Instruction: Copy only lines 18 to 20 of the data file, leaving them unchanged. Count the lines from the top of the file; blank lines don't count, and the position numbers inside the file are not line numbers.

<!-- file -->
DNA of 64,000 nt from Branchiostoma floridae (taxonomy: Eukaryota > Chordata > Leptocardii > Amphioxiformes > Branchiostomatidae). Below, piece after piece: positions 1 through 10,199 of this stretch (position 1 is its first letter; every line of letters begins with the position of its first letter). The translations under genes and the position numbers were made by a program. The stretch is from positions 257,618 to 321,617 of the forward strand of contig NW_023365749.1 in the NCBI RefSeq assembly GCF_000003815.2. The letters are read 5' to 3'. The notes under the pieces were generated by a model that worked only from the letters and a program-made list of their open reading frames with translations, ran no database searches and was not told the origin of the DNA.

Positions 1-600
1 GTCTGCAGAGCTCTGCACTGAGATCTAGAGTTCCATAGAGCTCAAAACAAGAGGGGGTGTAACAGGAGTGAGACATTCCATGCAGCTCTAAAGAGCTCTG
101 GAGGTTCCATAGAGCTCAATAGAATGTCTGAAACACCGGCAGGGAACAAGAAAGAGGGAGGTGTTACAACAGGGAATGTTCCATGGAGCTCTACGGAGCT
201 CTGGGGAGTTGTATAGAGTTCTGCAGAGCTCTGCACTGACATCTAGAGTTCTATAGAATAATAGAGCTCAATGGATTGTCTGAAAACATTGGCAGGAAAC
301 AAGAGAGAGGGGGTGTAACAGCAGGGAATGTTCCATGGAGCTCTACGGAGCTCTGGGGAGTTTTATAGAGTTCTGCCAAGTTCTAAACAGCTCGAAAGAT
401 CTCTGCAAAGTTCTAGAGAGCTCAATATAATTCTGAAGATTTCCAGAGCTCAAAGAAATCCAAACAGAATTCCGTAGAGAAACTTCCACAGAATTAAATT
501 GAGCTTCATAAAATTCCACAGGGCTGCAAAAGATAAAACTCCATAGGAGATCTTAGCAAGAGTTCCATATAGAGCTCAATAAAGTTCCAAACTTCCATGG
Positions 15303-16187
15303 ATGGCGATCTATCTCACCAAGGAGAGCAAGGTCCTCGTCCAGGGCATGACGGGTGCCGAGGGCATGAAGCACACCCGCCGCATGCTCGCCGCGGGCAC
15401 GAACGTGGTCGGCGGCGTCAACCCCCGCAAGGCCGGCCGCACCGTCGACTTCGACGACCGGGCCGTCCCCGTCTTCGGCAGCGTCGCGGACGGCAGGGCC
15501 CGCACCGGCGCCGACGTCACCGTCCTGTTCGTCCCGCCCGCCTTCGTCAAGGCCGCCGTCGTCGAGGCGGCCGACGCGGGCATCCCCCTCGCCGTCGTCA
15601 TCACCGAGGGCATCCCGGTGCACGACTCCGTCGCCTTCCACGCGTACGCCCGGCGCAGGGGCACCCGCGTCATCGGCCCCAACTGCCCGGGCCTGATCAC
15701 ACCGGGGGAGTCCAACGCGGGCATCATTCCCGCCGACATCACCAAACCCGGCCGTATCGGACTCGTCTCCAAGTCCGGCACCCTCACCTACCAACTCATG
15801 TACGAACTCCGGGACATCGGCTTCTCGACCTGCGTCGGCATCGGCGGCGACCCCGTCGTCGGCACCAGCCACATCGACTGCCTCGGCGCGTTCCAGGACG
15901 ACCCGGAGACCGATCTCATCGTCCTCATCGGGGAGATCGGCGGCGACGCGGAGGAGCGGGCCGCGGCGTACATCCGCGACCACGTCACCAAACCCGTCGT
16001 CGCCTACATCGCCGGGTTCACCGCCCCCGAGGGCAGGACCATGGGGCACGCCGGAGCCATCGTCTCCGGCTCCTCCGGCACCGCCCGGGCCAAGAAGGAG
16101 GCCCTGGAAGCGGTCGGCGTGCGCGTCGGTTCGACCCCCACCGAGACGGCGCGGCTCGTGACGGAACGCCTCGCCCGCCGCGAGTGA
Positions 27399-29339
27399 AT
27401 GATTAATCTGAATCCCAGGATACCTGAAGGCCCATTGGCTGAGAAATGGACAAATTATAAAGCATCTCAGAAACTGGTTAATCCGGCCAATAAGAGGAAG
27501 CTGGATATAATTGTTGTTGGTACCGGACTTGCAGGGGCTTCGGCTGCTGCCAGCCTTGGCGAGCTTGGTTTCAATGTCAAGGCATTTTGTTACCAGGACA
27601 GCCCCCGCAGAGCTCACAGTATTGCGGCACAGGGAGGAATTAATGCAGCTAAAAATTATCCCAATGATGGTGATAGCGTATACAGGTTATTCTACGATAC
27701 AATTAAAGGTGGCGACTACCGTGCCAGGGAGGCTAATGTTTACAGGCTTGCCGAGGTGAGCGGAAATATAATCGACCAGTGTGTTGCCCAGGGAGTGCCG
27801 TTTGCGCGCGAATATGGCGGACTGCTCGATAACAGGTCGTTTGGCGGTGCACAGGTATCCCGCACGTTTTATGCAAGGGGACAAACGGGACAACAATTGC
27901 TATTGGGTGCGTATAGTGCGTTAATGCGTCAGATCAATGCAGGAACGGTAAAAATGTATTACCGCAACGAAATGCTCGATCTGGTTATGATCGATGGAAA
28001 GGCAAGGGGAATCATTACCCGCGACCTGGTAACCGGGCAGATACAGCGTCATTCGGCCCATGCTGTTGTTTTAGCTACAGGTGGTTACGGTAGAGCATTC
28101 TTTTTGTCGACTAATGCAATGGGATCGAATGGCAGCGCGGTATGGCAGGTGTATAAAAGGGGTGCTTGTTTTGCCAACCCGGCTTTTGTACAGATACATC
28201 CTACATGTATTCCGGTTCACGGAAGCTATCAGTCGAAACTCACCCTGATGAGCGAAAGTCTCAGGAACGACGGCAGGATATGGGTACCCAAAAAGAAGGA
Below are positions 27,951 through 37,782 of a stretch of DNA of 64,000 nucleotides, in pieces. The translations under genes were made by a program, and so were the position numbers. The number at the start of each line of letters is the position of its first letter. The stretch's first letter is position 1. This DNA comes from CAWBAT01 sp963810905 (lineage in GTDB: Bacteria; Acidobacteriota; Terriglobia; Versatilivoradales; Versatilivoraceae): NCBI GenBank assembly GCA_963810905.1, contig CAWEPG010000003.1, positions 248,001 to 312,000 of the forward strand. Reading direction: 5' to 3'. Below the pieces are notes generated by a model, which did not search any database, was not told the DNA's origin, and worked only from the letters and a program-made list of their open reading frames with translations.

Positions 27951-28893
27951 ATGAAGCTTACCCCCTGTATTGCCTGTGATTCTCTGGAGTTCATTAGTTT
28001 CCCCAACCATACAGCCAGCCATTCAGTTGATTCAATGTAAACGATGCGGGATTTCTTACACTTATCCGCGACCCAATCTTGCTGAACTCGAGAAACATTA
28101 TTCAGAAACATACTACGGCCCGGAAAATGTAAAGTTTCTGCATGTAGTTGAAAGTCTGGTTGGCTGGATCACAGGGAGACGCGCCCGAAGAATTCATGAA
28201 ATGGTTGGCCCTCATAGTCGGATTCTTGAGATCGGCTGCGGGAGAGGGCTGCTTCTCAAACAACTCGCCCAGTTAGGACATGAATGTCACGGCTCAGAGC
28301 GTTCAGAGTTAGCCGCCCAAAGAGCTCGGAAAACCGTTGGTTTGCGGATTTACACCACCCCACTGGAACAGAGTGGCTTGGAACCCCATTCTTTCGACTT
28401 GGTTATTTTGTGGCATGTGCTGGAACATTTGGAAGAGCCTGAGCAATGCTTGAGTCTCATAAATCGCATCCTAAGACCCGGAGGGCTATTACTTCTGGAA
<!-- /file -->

16101 GCCCTGGAAGCGGTCGGCGTGCGCGTCGGTTCGACCCCCACCGAGACGGCGCGGCTCGTGACGGAACGCCTCGCCCGCCGCGAGTGA
Positions 27399-29339
27399 AT